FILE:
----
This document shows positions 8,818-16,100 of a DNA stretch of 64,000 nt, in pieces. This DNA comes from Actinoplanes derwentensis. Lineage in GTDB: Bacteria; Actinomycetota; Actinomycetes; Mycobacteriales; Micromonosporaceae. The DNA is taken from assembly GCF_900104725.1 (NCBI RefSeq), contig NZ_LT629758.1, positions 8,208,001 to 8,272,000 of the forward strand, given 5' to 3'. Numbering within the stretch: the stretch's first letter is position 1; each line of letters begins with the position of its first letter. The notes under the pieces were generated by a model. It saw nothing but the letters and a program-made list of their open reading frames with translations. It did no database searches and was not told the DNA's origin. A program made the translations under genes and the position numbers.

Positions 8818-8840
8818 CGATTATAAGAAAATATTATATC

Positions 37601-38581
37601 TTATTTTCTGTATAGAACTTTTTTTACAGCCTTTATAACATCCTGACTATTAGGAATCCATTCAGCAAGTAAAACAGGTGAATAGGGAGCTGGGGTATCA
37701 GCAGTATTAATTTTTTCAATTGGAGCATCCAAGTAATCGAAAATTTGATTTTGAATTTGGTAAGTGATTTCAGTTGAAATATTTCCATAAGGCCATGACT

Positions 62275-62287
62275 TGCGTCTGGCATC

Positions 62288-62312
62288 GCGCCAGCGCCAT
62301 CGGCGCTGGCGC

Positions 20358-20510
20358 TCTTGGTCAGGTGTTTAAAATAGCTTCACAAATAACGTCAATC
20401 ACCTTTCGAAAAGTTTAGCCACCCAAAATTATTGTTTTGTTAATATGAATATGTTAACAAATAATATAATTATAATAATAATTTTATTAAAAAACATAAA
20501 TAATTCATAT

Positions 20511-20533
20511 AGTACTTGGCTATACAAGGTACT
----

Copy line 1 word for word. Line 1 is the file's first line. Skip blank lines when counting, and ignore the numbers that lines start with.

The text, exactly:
This document shows positions 8,818-16,100 of a DNA stretch of 64,000 nt, in pieces. This DNA comes from Actinoplanes derwentensis. Lineage in GTDB: Bacteria; Actinomycetota; Actinomycetes; Mycobacteriales; Micromonosporaceae. The DNA is taken from assembly GCF_900104725.1 (NCBI RefSeq), contig NZ_LT629758.1, positions 8,208,001 to 8,272,000 of the forward strand, given 5' to 3'. Numbering within the stretch: the stretch's first letter is position 1; each line of letters begins with the position of its first letter. The notes under the pieces were generated by a model. It saw nothing but the letters and a program-made list of their open reading frames with translations. It did no database searches and was not told the DNA's origin. A program made the translations under genes and the position numbers.